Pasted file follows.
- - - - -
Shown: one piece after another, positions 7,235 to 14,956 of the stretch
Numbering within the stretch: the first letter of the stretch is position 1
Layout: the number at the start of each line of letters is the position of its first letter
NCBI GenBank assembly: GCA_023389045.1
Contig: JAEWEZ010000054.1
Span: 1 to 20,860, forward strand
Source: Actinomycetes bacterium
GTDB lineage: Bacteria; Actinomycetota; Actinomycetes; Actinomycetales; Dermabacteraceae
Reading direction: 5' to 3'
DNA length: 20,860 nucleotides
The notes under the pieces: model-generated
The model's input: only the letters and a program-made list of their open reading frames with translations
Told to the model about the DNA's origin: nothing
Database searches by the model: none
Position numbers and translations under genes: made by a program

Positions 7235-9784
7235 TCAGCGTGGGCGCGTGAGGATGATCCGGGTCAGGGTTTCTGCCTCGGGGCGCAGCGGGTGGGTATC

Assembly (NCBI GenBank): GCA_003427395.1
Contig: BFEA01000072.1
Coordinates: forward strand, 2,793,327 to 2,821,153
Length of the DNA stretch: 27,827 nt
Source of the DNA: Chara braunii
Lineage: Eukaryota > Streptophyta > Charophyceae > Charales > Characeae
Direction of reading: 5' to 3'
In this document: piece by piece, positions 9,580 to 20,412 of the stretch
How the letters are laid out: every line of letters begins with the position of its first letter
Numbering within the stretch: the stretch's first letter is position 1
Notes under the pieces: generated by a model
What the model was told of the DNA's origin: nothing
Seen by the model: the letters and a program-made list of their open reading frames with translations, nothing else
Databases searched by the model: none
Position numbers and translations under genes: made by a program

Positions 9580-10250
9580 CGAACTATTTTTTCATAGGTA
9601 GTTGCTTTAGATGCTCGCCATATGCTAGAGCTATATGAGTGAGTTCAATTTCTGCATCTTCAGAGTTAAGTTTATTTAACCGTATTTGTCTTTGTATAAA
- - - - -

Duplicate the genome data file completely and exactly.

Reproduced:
Shown: one piece after another, positions 7,235 to 14,956 of the stretch
Numbering within the stretch: the first letter of the stretch is position 1
Layout: the number at the start of each line of letters is the position of its first letter
NCBI GenBank assembly: GCA_023389045.1
Contig: JAEWEZ010000054.1
Span: 1 to 20,860, forward strand
Source: Actinomycetes bacterium
GTDB lineage: Bacteria; Actinomycetota; Actinomycetes; Actinomycetales; Dermabacteraceae
Reading direction: 5' to 3'
DNA length: 20,860 nucleotides
The notes under the pieces: model-generated
The model's input: only the letters and a program-made list of their open reading frames with translations
Told to the model about the DNA's origin: nothing
Database searches by the model: none
Position numbers and translations under genes: made by a program

Positions 7235-9784
7235 TCAGCGTGGGCGCGTGAGGATGATCCGGGTCAGGGTTTCTGCCTCGGGGCGCAGCGGGTGGGTATC

Assembly (NCBI GenBank): GCA_003427395.1
Contig: BFEA01000072.1
Coordinates: forward strand, 2,793,327 to 2,821,153
Length of the DNA stretch: 27,827 nt
Source of the DNA: Chara braunii
Lineage: Eukaryota > Streptophyta > Charophyceae > Charales > Characeae
Direction of reading: 5' to 3'
In this document: piece by piece, positions 9,580 to 20,412 of the stretch
How the letters are laid out: every line of letters begins with the position of its first letter
Numbering within the stretch: the stretch's first letter is position 1
Notes under the pieces: generated by a model
What the model was told of the DNA's origin: nothing
Seen by the model: the letters and a program-made list of their open reading frames with translations, nothing else
Databases searched by the model: none
Position numbers and translations under genes: made by a program

Positions 9580-10250
9580 CGAACTATTTTTTCATAGGTA
9601 GTTGCTTTAGATGCTCGCCATATGCTAGAGCTATATGAGTGAGTTCAATTTCTGCATCTTCAGAGTTAAGTTTATTTAACCGTATTTGTCTTTGTATAAA